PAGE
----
Unwrapping the Discourse:

Product Stewardship and Sustainability in the Australian Packaging Industry


1Centre for Design at RMIT University, GPO Box 2476V, Melbourne VIC 300, Australia;

2Packaging and Polymer Research Unit, School of Molecular Sciences, Victoria University, P.O. Box 14428, MCMC, Melbourne, Victoria, 8001, Australia

3Sustainable Packaging Alliance (an initiative of Victoria University, RMIT University and Birubi Innovation), Melbourne, Australia

Corresponding and Presenting Author: Associate Professor Kees Sonneveld

Phone: +61 3 9216 8043

Fax: +61 3 9216 8074



The packaging industry has been under pressure for more than 20 years to reduce the environmental impacts of its products. Despite significant investments in litter reduction and kerbside recycling programs over that period, packaging has maintained its high profile in the public discourse on environmental issues. Specific concerns about packaging are rarely articulated beyond those of waste and litter, but seem to step from deeper unease within elements of the community about the impacts of industrial development on the environment.

The term ‘product stewardship’ started to be widely used in the late 1990’s when certain stakeholder groups began to promote the view that companies should be responsible for products throughout their life cycle, including at end-of-life, although there are differences of opinion about whether this responsibility should be total or shared with other parts of the supply chain. Today the discourse is increasingly about ‘sustainability’ and what this means for the packaging industry. However, both ‘sustainability’ and ‘product stewardship’ are contested terms that have different meanings to different groups and individuals in the community.

This paper provides an introduction to the discourse on packaging and the environment, product stewardship and sustainability, and presents the results of a stakeholder survey undertaken in Australia in 2003. The purpose of the survey was to document the views of key stakeholders involved in shaping the discourse on the environmental impacts and management of packaging.

The survey revealed many areas of agreement, for example on the definition of ‘product stewardship’ as a form of ‘shared responsibility’ between organisations within the packaging supply chain. This view has clearly shaped, and been shaped by, negotiations between government and industry to develop the (Australian) National Packaging Covenant.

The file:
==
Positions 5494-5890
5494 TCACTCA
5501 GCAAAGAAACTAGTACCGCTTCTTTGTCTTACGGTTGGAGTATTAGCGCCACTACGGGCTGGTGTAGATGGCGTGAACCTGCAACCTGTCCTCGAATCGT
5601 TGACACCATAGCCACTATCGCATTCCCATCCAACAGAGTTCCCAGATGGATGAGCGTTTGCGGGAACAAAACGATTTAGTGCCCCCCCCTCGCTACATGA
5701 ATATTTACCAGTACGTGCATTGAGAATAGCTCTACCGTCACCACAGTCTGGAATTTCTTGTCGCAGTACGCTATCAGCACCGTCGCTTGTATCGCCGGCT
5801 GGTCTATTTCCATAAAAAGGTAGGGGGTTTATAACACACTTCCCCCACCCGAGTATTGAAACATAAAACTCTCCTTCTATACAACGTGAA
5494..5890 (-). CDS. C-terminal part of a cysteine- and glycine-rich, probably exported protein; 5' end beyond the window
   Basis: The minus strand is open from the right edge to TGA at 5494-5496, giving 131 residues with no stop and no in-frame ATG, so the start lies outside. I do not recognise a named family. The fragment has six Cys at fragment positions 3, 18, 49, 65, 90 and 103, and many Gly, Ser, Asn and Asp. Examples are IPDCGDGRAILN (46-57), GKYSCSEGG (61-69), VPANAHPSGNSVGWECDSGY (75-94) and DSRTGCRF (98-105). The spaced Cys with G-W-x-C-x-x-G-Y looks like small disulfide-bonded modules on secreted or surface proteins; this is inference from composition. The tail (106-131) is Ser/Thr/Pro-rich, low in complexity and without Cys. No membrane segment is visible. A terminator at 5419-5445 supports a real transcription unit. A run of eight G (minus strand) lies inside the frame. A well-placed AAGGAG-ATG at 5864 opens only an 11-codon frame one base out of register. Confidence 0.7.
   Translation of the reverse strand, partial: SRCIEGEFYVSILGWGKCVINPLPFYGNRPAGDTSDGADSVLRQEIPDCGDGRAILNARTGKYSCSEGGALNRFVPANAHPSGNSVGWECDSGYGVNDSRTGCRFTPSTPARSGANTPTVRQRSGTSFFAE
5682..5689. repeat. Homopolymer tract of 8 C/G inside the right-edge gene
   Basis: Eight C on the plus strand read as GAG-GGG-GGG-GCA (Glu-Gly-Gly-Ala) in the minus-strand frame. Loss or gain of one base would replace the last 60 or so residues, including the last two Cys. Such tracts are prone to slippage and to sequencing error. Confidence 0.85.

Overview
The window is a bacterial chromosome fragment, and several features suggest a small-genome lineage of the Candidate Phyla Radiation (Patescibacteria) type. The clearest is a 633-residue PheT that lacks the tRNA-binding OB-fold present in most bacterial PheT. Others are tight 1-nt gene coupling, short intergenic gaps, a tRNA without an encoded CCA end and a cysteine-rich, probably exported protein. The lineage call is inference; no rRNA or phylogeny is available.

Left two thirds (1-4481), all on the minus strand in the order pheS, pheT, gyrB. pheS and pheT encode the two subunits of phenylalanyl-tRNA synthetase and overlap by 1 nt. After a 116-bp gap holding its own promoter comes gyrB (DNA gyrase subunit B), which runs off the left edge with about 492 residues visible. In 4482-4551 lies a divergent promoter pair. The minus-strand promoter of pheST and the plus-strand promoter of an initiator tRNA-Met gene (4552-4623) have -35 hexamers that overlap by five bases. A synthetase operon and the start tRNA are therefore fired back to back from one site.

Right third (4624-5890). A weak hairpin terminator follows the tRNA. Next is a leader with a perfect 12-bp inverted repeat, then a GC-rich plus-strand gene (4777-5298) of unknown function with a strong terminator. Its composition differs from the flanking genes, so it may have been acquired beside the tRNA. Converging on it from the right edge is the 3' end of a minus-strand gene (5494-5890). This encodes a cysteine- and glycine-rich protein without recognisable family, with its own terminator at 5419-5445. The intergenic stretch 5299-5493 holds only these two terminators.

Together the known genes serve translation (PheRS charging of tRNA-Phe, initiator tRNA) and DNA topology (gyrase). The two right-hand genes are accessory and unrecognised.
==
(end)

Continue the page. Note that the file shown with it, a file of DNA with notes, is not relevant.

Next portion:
1. Introduction

Packaging is integral to modern systems of production and consumption. In the business-to-consumer market, where the majority of packaging is consumed, it is a fundamental complementary element in product distribution and promotion. Packaging is vital to the consumer product industry, if not the very source of product differentiation. It allows us to efficiently distribute and market products over long distances and through many steps in the supply chain. New technologies such as modified atmosphere and active packaging have been introduced on a large scale, while consumer demands have driven the market to convenience products, in particular food products that can be prepared quickly. New products, manufactured with advanced production techniques and packaging systems, have enlarged the assortment of products significantly. In today’s modern supermarkets one can easily find in excess of 30,000 different articles imported from all over the world.

These are the benefits, but what about the costs? Certain groups in the community, including local governments, EPA’s and non-government environment groups have long been concerned about the environmental impacts of packaging, in particular the impacts of consuming large quantities of material for the manufacture of ‘single-use’ products, and the impacts of disposal after use. This concern seems to fluctuate in line with economic and political cycles, but has grown alongside much broader community unease about the environmental impacts of industrial development. This is currently being expressed in terms of a desire for increased ‘sustainability’, and more specifically for ‘ecologically sustainable development’ that addresses community goals for economic growth, social equity and justice, and environmental sustainability. A more recent development in this debate is increasing demands for ‘product stewardship’, which requires greater responsibility by industry for the life cycle management of their products.

This paper aims to draw together some of the different perspectives on packaging, product stewardship and sustainability. These are taken from the product stewardship and sustainability literature, media coverage of packaging, and a recent stakeholder survey in Australia. The first section provides a brief history of environmental concerns about plastics and packaging, and provides some more recent perspectives from media coverage of packaging issues. The second section traces the development of the term ‘product stewardship’, both internationally and in Australia. This concept has become one of the core principles behind the policy framework for packaging in Australia – the National Packaging Covenant (NPC).

Further background is provided in section three, summarizing some of the recent literature on sustainability as relevant to the discourse about the perceived ‘environmental problem’ that packaging represents, as well as potential policy solutions. Section four then presents the results of a recent stakeholder survey that has sought to identify some of the key concerns about packaging, as well as different understandings of product stewardship and sustainability as they relate to packaging.

Terms such as ‘sustainability’ and ‘product stewardship’ are constantly being defined and redefined in the academic literature, in policy documents, in legislation, and in the media. Definitions are useful if they help the community to clarify issues of concern and to shape policy responses, but they need to be recognized as social constructs rather than objective ‘truths’. Defining the meaning of sustainability for any specific area of activity, such as packaging, needs to take into account both the best available scientific knowledge about environmental impacts and the views and concerns of key stakeholders.

2. Product stewardship discourse

2.1 Origins

Similar to many other widely used terms in the environmental policy field, like ‘sustainability’, the term ‘product stewardship’ does not have a single, agreed definition. The discourse has revolved around two key areas of difference: